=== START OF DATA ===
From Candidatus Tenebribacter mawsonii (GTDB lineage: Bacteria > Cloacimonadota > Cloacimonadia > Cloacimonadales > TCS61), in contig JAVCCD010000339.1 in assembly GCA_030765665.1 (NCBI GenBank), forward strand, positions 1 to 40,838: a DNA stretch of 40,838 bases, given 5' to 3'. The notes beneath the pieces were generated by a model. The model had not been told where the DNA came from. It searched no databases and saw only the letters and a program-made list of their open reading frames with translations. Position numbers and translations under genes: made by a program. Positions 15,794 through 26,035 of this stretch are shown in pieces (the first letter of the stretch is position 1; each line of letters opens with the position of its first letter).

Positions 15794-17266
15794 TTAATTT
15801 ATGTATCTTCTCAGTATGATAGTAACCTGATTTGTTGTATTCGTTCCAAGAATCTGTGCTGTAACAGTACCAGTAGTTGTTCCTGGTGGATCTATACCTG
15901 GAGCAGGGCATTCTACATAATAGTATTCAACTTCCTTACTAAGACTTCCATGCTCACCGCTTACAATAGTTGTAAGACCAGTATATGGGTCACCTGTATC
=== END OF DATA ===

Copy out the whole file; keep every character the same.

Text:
From Candidatus Tenebribacter mawsonii (GTDB lineage: Bacteria > Cloacimonadota > Cloacimonadia > Cloacimonadales > TCS61), in contig JAVCCD010000339.1 in assembly GCA_030765665.1 (NCBI GenBank), forward strand, positions 1 to 40,838: a DNA stretch of 40,838 bases, given 5' to 3'. The notes beneath the pieces were generated by a model. The model had not been told where the DNA came from. It searched no databases and saw only the letters and a program-made list of their open reading frames with translations. Position numbers and translations under genes: made by a program. Positions 15,794 through 26,035 of this stretch are shown in pieces (the first letter of the stretch is position 1; each line of letters opens with the position of its first letter).

Positions 15794-17266
15794 TTAATTT
15801 ATGTATCTTCTCAGTATGATAGTAACCTGATTTGTTGTATTCGTTCCAAGAATCTGTGCTGTAACAGTACCAGTAGTTGTTCCTGGTGGATCTATACCTG
15901 GAGCAGGGCATTCTACATAATAGTATTCAACTTCCTTACTAAGACTTCCATGCTCACCGCTTACAATAGTTGTAAGACCAGTATATGGGTCACCTGTATC